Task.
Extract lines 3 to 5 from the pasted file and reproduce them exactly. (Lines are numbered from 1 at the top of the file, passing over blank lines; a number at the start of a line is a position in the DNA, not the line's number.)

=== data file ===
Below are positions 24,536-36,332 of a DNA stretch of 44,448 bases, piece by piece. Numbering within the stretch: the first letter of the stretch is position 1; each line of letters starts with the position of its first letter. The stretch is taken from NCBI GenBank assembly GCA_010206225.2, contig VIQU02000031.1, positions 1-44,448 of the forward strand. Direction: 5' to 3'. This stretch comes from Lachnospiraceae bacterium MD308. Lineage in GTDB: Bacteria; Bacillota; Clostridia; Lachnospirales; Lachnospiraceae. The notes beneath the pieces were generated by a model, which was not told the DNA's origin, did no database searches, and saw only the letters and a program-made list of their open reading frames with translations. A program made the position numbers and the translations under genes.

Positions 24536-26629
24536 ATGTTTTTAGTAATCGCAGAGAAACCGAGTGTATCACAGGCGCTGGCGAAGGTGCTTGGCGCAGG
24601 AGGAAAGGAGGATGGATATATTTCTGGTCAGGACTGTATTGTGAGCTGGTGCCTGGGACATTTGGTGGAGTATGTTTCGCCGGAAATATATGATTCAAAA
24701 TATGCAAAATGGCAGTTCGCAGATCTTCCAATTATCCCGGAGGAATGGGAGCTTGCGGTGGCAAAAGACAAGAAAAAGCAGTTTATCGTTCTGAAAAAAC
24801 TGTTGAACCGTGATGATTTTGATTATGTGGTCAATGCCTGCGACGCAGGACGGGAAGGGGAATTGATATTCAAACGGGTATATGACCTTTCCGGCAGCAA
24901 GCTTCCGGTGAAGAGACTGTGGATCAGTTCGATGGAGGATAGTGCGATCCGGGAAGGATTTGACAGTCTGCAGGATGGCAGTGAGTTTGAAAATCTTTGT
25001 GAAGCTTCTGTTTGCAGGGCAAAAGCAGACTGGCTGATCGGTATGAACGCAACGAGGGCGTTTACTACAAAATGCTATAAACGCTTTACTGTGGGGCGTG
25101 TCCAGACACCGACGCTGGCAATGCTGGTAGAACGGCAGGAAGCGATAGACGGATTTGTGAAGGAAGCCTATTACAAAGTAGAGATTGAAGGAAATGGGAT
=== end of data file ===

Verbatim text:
24536 ATGTTTTTAGTAATCGCAGAGAAACCGAGTGTATCACAGGCGCTGGCGAAGGTGCTTGGCGCAGG
24601 AGGAAAGGAGGATGGATATATTTCTGGTCAGGACTGTATTGTGAGCTGGTGCCTGGGACATTTGGTGGAGTATGTTTCGCCGGAAATATATGATTCAAAA
24701 TATGCAAAATGGCAGTTCGCAGATCTTCCAATTATCCCGGAGGAATGGGAGCTTGCGGTGGCAAAAGACAAGAAAAAGCAGTTTATCGTTCTGAAAAAAC